We started our exploration on Moresby Island. To obtain an overview of the changes, we joined Moresby Explorers on a four-day trip. With four other couples, we travelled in a Zodiac to the National Park Reserve, Marine Conservation Area Reserve and Haida Heritage Site. We stayed two nights at the Moresby Explorers float camp in Crescent Inlet and one night at Rose Harbour. En route, we stopped at several Haida sites: Cumshewa, Skedans, Tanu, Windy Bay and Ninstints (SGang Gwaay). At each site, the Watchman described the settlement history. En route, we enjoyed a diversity of sitings of marine life: birds, whales as well as bear, racoon and deer.
After the Moresby adventure, we returned to Queen Charlotte to reconnect with Graham Island. On the drive north, we stopped at the Sitka Studio and bookstore in Tlell; we hiked up Tow Hill, and lunched in Masset. Overall, it seemed timeless; although there was a new co-op store in Skidegate.
To catch up with changes in the culture and thinking, I did pick up two new books. At the Sitka Studio, I found ‘Potlatch as Pedagogy: Learning through Ceremony’ by Sara and Robert Davidson. Later in the day, at a gift shop in Old Massett, I found ‘Shaping the Future on Haida Gwaii: Life beyond Settler Colonialism’. by Joseph Weiss.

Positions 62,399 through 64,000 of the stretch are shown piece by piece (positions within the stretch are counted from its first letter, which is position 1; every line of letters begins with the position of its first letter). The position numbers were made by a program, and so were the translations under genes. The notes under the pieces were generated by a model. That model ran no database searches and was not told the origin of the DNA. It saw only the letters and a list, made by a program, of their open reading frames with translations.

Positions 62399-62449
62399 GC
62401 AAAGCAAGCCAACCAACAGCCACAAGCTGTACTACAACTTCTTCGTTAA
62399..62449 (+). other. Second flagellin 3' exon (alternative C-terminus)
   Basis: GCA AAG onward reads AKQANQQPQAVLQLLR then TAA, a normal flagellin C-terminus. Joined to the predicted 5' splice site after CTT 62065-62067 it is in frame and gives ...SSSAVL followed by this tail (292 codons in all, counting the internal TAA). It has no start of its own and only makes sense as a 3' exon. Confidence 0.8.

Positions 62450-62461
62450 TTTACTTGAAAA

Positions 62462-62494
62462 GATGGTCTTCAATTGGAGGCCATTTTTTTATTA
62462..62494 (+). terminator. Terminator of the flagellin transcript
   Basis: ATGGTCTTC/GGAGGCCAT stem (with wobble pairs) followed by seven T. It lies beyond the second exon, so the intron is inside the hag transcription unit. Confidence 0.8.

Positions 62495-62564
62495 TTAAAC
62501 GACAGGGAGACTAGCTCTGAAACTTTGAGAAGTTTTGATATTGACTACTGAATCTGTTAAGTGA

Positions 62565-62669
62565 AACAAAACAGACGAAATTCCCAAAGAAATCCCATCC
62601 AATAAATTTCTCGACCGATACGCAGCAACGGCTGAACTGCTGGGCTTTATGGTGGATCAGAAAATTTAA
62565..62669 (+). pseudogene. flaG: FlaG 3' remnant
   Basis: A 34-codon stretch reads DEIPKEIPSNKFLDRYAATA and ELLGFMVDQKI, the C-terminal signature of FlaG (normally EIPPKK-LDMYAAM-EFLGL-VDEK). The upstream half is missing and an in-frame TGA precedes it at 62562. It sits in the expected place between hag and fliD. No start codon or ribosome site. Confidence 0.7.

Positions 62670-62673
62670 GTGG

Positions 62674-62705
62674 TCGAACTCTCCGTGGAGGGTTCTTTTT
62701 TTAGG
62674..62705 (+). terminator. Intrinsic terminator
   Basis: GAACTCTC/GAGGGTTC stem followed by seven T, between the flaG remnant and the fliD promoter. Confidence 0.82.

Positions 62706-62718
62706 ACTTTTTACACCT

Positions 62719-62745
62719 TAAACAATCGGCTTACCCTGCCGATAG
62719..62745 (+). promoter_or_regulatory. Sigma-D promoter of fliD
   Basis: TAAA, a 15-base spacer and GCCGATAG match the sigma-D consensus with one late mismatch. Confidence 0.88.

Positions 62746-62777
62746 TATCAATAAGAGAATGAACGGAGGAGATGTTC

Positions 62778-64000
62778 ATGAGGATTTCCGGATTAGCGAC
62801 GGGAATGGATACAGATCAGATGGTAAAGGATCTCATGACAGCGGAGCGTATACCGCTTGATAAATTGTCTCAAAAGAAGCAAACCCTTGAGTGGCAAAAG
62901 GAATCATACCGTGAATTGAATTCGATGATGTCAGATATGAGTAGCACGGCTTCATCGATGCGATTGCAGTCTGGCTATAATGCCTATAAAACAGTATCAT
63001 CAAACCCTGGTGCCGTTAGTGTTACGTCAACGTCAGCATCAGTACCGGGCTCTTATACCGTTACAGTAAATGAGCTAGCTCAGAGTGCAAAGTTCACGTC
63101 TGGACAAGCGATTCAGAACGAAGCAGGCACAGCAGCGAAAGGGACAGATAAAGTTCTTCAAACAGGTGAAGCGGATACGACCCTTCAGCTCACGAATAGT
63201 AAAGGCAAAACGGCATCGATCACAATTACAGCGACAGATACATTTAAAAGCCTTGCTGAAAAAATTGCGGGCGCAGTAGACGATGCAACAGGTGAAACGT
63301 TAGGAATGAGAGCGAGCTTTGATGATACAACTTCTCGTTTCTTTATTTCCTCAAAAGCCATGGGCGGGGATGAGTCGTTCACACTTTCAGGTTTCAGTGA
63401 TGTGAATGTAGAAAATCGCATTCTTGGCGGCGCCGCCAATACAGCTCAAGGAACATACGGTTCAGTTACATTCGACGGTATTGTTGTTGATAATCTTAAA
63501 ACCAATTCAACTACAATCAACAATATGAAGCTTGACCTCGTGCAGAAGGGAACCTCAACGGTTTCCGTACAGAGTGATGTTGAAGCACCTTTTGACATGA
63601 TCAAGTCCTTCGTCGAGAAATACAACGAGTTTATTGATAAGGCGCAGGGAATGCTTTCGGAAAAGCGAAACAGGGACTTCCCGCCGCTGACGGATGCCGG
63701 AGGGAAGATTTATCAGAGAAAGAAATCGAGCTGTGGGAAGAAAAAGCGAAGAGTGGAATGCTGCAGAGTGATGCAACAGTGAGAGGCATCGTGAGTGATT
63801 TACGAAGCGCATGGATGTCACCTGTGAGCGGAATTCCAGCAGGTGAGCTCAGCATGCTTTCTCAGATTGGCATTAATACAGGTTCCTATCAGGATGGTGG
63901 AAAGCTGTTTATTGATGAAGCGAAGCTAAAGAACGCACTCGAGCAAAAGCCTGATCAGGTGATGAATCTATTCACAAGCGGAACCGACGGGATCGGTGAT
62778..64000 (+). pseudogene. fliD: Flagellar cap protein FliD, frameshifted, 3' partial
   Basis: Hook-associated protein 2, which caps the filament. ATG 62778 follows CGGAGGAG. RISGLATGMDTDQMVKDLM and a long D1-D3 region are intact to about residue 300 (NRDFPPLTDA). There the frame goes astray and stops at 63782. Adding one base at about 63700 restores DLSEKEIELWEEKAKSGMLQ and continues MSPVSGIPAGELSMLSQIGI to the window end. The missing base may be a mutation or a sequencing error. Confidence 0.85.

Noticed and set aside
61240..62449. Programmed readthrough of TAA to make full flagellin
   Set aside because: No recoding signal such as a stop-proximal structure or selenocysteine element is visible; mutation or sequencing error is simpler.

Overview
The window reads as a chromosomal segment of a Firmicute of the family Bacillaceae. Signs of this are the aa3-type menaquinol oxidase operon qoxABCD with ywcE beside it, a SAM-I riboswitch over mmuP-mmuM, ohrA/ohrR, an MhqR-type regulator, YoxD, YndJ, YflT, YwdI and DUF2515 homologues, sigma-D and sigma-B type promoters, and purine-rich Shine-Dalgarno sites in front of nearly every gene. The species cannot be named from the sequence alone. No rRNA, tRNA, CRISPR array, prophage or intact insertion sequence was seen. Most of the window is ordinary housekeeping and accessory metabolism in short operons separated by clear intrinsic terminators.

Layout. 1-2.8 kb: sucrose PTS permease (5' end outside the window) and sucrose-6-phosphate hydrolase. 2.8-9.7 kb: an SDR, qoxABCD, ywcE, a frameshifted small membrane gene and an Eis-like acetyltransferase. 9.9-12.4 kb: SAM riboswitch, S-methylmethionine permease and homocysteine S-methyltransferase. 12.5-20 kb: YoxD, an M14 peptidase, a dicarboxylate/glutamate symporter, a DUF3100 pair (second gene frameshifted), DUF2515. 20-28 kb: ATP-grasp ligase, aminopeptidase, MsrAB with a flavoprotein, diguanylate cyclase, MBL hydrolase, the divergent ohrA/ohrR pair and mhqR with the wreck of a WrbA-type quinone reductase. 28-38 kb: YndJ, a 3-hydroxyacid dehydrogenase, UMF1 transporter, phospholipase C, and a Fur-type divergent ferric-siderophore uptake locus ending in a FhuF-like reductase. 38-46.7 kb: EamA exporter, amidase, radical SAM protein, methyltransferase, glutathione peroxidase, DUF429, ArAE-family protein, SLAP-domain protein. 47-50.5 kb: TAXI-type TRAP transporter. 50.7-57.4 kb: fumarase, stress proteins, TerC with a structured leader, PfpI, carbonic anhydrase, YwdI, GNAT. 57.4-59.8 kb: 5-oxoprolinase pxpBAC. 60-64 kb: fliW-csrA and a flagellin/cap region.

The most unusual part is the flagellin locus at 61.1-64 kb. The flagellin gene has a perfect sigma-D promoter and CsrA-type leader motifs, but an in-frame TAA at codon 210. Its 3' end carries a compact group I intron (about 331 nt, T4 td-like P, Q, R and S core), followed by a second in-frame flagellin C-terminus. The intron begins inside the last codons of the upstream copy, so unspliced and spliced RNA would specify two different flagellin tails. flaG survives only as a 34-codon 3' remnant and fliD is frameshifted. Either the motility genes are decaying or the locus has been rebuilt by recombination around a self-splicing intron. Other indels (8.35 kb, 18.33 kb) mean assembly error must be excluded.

Just from reading the first chapter, with its description of current life in Old Massett, I can imagine varied reactions. Later at the library in Queen Charlotte, I saw a notice of a community presentation by the author to be held this week in Old Massett.
On our last day on Haida Gwaii, we visited the Haida Museum in Skidegate. By now, I had filled my bag with stories (books). However, I happened to notice a book by Maria Tippett ‘Made in British Columbia: Eight ways of Making Culture’. It includes eight essays, one is on George Woodcock (1912-1995), entitled ‘Defining the Canon, the self-made man of letters’. Woodcock immigrated to Canada from England in 1949. In 1966, he received the Governor General’s Literary Award for ‘The Crystal Spirit: a study of George Orwell’. Woodcock knew Orwell in England, before the Second World War.
‘As he wrote in retrospect, Canadian Literature flourished because of the growing number of new critics, and the growing volume of new books, quantitatively and eventually rich’. p.102.
Tippett in her book on eight BC culture producers, besides George Woodcock, includes essays on Emily Carr, Bill Reid and Arthur Erickson.
Ollie at Moresby Explorers was a knowledgeable guide with excellent boating skills. Heather shared the travels down Haida Gwaii memory lane. Edward Wedler added his graphics contribution.
Sara Davidson and Robert Davidson. 2018. Potlatch as Pedagogy: Learning through Ceremony. Portage and Main Press.
Joseph Weiss. 2018. Shaping the Future: Life beyond settler colonialism.UBC Press.
Maria Tippett.2015. Made in British Columbia: Eight Ways of Making Culture. Harbour Publishing.